| Florida State Parks Update Showcases Importance of these Landscapes for Environment and Economy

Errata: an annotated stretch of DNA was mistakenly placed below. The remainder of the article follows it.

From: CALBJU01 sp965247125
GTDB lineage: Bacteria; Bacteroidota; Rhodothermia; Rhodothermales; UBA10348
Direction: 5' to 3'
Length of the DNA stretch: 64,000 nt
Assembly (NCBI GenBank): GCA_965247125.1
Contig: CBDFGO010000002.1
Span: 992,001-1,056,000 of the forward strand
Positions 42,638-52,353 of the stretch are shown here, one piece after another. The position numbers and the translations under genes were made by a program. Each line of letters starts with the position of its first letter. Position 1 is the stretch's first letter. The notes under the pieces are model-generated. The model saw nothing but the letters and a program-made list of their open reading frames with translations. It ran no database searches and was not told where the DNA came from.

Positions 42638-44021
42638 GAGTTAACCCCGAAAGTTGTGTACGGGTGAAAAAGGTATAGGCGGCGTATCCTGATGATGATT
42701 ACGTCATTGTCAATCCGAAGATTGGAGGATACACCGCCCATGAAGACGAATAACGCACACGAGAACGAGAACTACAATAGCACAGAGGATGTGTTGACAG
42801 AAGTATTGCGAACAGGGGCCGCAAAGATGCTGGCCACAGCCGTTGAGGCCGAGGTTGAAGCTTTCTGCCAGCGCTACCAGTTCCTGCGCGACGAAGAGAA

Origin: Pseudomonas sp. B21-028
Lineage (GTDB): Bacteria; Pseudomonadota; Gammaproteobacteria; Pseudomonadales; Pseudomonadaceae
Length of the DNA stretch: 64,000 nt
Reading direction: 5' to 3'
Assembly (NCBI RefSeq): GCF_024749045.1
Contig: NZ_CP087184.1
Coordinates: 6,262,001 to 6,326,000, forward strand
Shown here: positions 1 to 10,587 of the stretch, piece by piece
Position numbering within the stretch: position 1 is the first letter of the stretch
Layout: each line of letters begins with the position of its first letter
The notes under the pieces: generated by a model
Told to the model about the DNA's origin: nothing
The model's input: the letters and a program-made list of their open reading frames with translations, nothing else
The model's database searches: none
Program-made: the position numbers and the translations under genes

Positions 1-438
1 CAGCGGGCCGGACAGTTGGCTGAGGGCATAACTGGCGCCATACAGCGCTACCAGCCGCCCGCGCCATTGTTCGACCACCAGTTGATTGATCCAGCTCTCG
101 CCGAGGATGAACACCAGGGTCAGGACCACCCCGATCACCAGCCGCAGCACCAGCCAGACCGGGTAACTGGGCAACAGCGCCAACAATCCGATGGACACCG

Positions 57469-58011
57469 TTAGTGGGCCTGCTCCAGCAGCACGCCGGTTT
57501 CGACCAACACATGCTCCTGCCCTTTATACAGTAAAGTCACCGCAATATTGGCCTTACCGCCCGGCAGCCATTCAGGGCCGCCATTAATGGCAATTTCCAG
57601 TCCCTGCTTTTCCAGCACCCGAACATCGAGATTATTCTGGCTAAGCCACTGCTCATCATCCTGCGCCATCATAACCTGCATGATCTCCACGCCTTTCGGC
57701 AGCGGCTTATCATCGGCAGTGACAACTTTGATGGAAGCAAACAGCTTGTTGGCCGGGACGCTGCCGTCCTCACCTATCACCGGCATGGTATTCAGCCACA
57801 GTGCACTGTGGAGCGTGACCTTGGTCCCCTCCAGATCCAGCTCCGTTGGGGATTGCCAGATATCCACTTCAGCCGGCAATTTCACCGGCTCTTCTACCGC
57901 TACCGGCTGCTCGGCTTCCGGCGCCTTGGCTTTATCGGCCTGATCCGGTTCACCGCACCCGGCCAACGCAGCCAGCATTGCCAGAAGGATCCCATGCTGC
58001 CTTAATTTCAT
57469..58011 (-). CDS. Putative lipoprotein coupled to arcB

|At the meeting of the House Agriculture & Natural Resources Appropriations Subcommittee, chaired by Rep. Tomkow (R-Auburndale), Interim Chief of Staff of DEP Justin Wolfe provided an update on State Park projects from this past year. Florida’s four-time national gold-medal winner state parks system was established in 1935, and currently includes 175 state parks, trails, and historic sites. Our parks provided $4.4 billion in direct economic impact to local economies during FY 2020-21, with average attendance in the range of 25-30 million visitors annually. Management of resources in Florida State Parks encompasses natural resources such as forests, springs, seagrass beds, beach dunes, and cultural treasures such as Native American burial sites and historic forts. Regular, active management of these resources include requiring prescribed burns, removal of invasive exotic plants, and restoration of hydrologic flow. Additionally, the parks’ infrastructure also requires a variety of construction and maintenance activities that include repair and maintenance of roads, buildings, campgrounds and other infrastructure, constructing new facilities, and ensuring that park structures are safe and ADA-accessible. DEP Chief of Staff Wolfe highlighted work completed this year at eight state parks, including Torreya State Park, Hugh Taylor Birch State Park, and Little Manatee State Park. Annual funding from the legislature is put to good use each year. Our state parks need to be a priority to preserve these pristine resources for generations of Floridians.